Wednesday, January 25, 2006

CRM Not Quite Dead on Arrival

CRM might not be Dead on Arrival, but it sure has developed a serious limp.

Lots of companies have now invested a large portion of their recent lives in implementing, troubleshooting, ripping out and replacing customer relationship management (CRM) systems.

Part of the reason for discontent is that despite its name, the greatest failure of CRM is that it never really was about directly helping customers. Solutions were sold to executives running call centers or sales organizations as a way to wring out inefficiency, force standardized processes and gain better insight into the state of the business.

But CRM completely failed to address was the need to help marketing and sales to communicate to customers with more relevance, timeliness and to resolve customer problems

A major reason is that marketers at companies with CRM systems have generally failed to do the strategic planning and cultural evolution so that their companies were prepared to actually improve customer relationships. Until we do this hard work, until we get our databases right, until we develop the content development and delivery right ... well, we have no one to blame but ourselves.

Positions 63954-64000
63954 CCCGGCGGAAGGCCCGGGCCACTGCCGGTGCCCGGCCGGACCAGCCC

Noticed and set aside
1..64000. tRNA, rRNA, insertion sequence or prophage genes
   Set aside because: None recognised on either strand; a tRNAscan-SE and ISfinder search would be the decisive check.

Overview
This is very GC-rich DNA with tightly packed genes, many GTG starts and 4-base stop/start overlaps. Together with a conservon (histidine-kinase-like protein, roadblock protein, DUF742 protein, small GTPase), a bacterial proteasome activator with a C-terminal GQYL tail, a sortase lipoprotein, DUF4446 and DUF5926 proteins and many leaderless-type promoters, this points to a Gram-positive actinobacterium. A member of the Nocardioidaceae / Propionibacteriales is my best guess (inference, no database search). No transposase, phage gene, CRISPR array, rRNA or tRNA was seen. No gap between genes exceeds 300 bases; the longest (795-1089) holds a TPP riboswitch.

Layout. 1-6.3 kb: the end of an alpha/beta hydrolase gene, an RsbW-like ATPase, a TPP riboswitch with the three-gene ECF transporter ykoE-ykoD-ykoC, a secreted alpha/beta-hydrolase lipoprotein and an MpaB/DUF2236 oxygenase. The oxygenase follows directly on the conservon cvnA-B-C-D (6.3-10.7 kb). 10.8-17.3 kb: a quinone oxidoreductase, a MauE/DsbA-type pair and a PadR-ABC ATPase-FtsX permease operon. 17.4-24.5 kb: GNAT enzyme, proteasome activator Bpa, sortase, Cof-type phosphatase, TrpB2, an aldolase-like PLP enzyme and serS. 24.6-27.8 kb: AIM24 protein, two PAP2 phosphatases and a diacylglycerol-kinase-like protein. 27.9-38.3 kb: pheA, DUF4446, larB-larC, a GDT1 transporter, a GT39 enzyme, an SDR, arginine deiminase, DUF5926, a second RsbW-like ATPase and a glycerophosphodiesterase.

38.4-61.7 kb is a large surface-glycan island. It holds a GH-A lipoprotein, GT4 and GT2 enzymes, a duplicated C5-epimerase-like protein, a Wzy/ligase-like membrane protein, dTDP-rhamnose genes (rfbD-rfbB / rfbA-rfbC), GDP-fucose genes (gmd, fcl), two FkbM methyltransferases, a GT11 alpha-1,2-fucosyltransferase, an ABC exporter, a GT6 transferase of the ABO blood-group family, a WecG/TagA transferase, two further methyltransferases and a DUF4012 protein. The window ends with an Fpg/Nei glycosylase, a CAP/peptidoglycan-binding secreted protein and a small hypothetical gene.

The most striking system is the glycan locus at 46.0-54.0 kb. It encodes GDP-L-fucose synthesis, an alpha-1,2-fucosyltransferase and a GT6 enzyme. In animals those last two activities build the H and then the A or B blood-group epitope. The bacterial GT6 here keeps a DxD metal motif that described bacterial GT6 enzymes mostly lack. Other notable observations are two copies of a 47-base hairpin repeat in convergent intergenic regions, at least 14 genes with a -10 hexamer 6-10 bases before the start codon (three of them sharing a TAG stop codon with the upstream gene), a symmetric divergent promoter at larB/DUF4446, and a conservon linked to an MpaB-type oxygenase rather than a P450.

This does not mean junk the CRM. It means if you got one, step back and evaluate your value stream (the processes by which you ultimately deliver value to your customers).

What mechanisms do you have in place to improve your ability to hear what the customer wants?

What content do you need to deliver in marketing campaigns, in customer service programs, in field sales?

How should the documents you send out be made more relevant to the people you send them to?

What is the real marketing, sales and customer service strategy that makes you more valuable to your customers?

What solutions do you pitch at each customer interaction? How can you improve responsiveness and relevance from your contact center agents?

Improve each critical step in the value stream so that the software finally delivers its big promise to you.


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